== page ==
Sporting chance for disadvantaged youth
- 23 May 2014
- From the section Business
Getting involved in organised sport can be a daunting prospect, particularly for young people with no previous experience of joining a club or even basic knowledge of how to hire a playing pitch or court.
As well as the costs involved, there are also sometimes potential social and cultural barriers that can inadvertently deter youngsters - particularly those from less affluent backgrounds - from participation.
That is where sports charity Street Games looks to fill a gap, not only does it take sport - as it says - to the street, it offers other activities such as dance, as well as lifestyle and dietary advice, and social activities, alongside the sport.
The project also encourages youngsters to become volunteer coaches.
It was established by two former Sport England executives with the aim of promoting sporting activities among 14 to 25-year-olds in disadvantaged areas of the UK, initially in England and Wales, and now also in Scotland.
Sport on the doorstep
"Our 'doorstep' approach to sport means that we try to offer sport at the right time, at the right place, at the right cost, and in the right style," John Feaver, the organisation's head of partnerships, tells the BBC.
"Public schools and grammar schools have good, fantastic, sports facilities, but if you are in the bottom 25% economically sport is quite difficult to organise,
"We ask young people when is a good time for them to do sport. We ask them how they want it structured - not everyone likes rigid solo games or team games.
"And we take it to their doorsteps - to locations that are convenient and comfortable for them."
Street Games says that disadvantaged young people participate in sport far less than more affluent youngsters, but says sport can play a major role in tackling issues such as high rates of crime, low aspirations, qualifications and expectations, and high rates of ill health.
Events are not held in schools but in public parks, and in locations where parks are not available than in other locations, including car parks. And activities can be adapted from existing sports, or newly created, and include activities such as cardio tennis, instant ping pong, rush hockey and street dance.
One of the goals is to encourage more teenage girls and young women to get involved with sport, with an Our Us Girls strand making doorstep sport attractive to them.
The organisation has some big name sportspeople backing it - including former world boxing champion Amir Khan, Olympic taekwondo medallist Sarah Stevenson, Olympic boxers Anthony Ogogo and Nicola Adams, and former England footballer - and now Under-21 team manager - Gareth Southgate.
"Street Games can help to engage young people in sport," says Mr Feaver.
"There are a number of other benefits apart from purely sporting - physical activity can help with mental health, can help the young make friends, and also addresses the growing obesity agenda."
More than 100,000 young people so far this year have taken part in activities across England, Wales and Scotland.
Mr Feaver, a former British tennis player in the 1970s and '80s with wide post-playing business experience, is responsible for pulling all different relevant sporting and commercial stakeholders together, including sponsors.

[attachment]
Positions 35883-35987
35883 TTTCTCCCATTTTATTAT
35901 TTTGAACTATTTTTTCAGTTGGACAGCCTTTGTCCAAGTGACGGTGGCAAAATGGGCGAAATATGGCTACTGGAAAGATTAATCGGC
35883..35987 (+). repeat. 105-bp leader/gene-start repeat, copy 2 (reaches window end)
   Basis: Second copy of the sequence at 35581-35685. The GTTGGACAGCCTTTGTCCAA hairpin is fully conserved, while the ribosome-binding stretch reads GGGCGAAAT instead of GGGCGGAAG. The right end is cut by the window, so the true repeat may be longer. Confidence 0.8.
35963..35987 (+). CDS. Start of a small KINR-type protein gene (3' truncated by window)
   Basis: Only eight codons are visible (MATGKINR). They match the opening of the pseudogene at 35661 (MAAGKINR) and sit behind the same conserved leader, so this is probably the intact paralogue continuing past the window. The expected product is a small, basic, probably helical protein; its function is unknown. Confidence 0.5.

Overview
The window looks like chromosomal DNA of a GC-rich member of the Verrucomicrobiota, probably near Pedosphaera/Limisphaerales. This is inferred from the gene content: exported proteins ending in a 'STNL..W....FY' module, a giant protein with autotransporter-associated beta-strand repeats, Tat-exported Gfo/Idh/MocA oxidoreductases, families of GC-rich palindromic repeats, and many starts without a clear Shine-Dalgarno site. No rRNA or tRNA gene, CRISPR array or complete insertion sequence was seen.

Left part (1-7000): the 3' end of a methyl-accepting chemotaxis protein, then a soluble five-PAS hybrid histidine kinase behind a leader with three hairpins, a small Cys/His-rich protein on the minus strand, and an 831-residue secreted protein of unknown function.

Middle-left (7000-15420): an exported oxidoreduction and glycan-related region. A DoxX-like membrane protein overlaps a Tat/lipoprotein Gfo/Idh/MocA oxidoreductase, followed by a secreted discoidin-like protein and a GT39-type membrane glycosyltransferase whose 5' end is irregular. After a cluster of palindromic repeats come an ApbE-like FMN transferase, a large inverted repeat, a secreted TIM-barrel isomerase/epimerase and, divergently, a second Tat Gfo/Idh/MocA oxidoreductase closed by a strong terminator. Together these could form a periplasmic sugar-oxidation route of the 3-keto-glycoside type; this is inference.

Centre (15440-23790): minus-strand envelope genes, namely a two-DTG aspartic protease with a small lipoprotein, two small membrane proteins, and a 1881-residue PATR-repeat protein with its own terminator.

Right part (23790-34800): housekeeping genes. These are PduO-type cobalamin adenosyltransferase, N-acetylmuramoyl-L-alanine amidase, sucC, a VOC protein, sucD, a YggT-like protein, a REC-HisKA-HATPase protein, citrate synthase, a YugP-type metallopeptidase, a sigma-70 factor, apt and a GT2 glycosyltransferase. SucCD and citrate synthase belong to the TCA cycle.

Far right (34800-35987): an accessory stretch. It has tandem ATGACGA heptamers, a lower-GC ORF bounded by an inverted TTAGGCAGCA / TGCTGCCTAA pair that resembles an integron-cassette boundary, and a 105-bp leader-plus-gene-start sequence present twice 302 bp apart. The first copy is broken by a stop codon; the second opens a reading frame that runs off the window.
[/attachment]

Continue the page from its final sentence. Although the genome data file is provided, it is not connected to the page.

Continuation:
Street Games' major partner, perhaps not surprisingly given the background and aims of the charity, is Sport England, whose remit is to increase the numbers regularly playing sport.
In January 2014, Sport England announced a £6m award, following a £3.38m award in 2013.
The latest money was in "recognition of the good progress the organisation has made over the last year, reaching its target of setting up 307 clubs and getting more young people from disadvantaged communities into sport".
With regard to another partner, Mr Feaver admits that the involvement of Coca-Cola caused much debate before deciding that the company's organisational expertise, commitment to sport, and the fact that it was helping to encourage participation, outweighed worries about the sugar content of many of its products.
Major projects this year are expanding activities in Scotland around the Commonwealth Games. The charity took 1,700 young people to the Olympics in 2012. This year they are taking 1,200 youngsters to the games in Glasgow, and combining it with an outward bound course.
And they will be taking youngsters to other major sporting events such as the 2015 Rugby World Cup.
"It all helps young people to learn more about different parts of the world, different countries and cultures," he says.
Mr Feaver says he is slightly disappointed that the London 2012 Olympic Games - "which was meant to be an Olympics for youth" - has not precipitated a boom in sporting participation that was initially promised.
"I am not totally comfortable about how things have gone, but we are doing what we can about it," he says.
"We are opening hundreds of doorstep sports clubs across the country this year. So that is certainly all about an Olympic legacy."
Another legacy of the Olympics was that the number of young people becoming Street Games volunteers - supporting and running local sport sessions and tournaments - grew from 4,000 before the London Games to more than double that now.
"Volunteering for Street Games is a way back into the system for young people, leading to improved confidence, recognised qualifications and jobs," says Mr Feaver.